All nurses are leaders. They not only support patients in doing what they are unable to do for themselves, but they also manage their care and lead them toward a vision and personal goal of better health. Most nurses find themselves in a position to lead a group of colleagues in a team or on a patient care unit. The concepts in this course focus on the skills to manage the patient, as well as a staff caring for an entire group of patients. Implementing leadership and management strategies — such as conflict resolution, interprofessional communication, coaching, delegation and assessment — is outlined and demonstrated in case examples.

WEB358: Thinking Interprofessionally: Overcoming Obstacles and Seeing Success
(1 contact hr)

Adopting an interprofessional approach has more to do with teaching professions how to learn from and with each other than simply encouraging professions to talk to each other. It takes a team of healthcare personnel to provide quality, comprehensive care, and we need think as a team to provide value-based, well-rounded care. Team efforts can come to a screeching halt when someone refuses to collaborate. Misunderstanding interprofessional teamwork as a concept can impede progress as well. Remove barriers to collaboration and transform your thinking into an interprofessional mindset with real-life examples of successful collaborative healthcare. Interprofessional healthcare is here; are you ready to be part of it?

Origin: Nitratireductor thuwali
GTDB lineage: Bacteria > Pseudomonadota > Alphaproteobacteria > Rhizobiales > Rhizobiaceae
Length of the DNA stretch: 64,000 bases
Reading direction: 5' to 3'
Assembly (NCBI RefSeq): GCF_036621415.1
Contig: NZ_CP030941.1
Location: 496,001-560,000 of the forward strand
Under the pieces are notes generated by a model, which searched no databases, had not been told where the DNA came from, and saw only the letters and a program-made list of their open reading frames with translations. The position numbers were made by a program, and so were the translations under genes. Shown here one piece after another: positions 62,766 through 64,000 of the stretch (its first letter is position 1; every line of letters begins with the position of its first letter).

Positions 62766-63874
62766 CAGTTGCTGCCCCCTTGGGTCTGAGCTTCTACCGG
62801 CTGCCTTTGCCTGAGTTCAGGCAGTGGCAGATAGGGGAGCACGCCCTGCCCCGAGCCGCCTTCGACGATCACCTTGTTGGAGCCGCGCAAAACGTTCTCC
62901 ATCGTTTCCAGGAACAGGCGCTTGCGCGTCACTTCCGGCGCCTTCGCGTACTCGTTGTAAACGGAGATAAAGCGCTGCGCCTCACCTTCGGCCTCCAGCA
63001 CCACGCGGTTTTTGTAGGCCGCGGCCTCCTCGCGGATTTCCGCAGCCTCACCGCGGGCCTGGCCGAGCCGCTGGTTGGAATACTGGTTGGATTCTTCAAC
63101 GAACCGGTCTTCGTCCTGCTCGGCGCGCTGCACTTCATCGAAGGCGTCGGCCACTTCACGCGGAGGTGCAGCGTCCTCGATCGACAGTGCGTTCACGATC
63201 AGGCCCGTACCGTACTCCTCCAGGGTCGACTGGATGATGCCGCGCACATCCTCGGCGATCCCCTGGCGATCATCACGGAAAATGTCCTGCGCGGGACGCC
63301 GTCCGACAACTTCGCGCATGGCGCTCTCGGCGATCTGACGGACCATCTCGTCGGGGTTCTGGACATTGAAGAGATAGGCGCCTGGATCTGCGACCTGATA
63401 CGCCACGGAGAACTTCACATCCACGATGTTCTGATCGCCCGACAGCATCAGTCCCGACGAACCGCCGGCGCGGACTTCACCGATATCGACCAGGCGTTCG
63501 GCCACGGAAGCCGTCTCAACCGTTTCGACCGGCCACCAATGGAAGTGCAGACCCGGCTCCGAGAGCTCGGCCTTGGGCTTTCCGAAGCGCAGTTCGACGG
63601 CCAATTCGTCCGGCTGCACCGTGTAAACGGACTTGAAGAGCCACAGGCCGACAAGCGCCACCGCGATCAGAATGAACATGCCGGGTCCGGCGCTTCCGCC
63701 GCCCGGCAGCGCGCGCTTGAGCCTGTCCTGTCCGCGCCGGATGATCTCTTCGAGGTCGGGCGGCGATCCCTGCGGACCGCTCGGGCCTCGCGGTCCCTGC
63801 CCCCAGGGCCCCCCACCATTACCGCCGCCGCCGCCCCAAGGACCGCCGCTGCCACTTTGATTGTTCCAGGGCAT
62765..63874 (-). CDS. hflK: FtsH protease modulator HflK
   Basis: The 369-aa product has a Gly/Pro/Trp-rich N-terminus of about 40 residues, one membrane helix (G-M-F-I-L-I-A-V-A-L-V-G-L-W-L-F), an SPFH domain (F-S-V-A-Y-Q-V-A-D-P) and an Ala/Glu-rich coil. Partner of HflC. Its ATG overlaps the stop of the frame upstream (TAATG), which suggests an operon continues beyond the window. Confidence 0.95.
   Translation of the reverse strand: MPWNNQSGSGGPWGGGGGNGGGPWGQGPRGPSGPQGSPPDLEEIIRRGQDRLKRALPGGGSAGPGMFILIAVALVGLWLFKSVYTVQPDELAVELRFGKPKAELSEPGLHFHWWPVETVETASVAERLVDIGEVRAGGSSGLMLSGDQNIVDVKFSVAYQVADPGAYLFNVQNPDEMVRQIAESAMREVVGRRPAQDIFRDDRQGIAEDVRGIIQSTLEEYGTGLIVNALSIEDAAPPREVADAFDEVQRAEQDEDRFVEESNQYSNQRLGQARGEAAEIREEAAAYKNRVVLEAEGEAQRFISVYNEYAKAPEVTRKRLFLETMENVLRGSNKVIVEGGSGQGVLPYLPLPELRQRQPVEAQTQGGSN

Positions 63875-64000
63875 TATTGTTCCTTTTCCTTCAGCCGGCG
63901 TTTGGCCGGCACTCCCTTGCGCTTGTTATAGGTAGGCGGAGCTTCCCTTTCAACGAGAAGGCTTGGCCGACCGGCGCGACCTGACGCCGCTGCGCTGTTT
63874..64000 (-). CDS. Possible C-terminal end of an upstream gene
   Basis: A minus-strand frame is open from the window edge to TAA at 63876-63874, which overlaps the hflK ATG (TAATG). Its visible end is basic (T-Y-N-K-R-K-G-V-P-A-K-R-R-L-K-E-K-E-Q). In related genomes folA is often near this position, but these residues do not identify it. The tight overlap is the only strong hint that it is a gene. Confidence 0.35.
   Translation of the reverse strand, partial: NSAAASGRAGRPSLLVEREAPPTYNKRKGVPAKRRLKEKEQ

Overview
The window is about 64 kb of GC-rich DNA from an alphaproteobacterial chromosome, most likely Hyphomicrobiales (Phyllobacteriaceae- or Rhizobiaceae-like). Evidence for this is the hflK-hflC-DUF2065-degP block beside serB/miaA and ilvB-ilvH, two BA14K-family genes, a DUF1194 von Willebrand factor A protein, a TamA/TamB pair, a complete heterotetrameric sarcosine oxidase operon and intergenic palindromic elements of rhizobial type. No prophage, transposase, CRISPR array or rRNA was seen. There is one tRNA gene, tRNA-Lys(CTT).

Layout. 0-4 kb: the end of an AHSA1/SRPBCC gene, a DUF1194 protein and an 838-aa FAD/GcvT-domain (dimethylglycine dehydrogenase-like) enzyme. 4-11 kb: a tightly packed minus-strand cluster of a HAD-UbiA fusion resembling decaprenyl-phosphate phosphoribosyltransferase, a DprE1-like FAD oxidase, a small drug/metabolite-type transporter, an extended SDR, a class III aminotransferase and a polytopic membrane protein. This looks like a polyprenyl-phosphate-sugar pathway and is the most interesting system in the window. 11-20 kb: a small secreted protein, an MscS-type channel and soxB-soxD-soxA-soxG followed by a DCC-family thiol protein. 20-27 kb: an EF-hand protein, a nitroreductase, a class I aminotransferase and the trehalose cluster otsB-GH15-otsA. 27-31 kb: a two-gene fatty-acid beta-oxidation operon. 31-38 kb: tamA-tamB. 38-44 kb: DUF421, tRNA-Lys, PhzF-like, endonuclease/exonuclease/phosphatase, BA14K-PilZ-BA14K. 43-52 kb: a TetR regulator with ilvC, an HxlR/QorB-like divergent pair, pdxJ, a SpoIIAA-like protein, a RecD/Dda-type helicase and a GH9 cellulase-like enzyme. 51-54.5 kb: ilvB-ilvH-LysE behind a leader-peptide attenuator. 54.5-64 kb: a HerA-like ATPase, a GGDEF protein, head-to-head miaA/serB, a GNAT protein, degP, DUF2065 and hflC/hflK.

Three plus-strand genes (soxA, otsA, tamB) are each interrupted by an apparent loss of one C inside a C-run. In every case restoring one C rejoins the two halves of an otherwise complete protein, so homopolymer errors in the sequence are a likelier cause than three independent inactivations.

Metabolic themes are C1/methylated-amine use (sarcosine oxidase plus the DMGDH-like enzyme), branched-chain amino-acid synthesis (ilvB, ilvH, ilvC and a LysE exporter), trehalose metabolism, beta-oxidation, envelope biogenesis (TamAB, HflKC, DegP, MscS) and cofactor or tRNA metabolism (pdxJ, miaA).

By | 2018-06-29T22:30:17+00:00 July 2nd, 2018|Categories: Nursing careers and jobs|0 Comments

About the Author:

Eileen Williamson, MSN, RN
Eileen Williamson, MSN, RN, is a former senior vice president and CNE at OnCourse Learning, where she led nursing programs and initiatives. She continues to write and act as a consultant for Nurse.com. Before joining the company in 1998, Eileen was employed by North Shore-Long Island Jewish Health System in New York, where she held a number of leadership positions in nursing and hospital administration, including chief nurse at two of the system’s member hospitals. She holds a BSN and an MSN in administration, and is a graduate fellow of the Johnson & Johnson University of Pennsylvania Wharton School Nurse Executives program. She also is a board member and past president of the New Jersey League for Nursing, a constituent league of the National League for Nursing.

Leave A Comment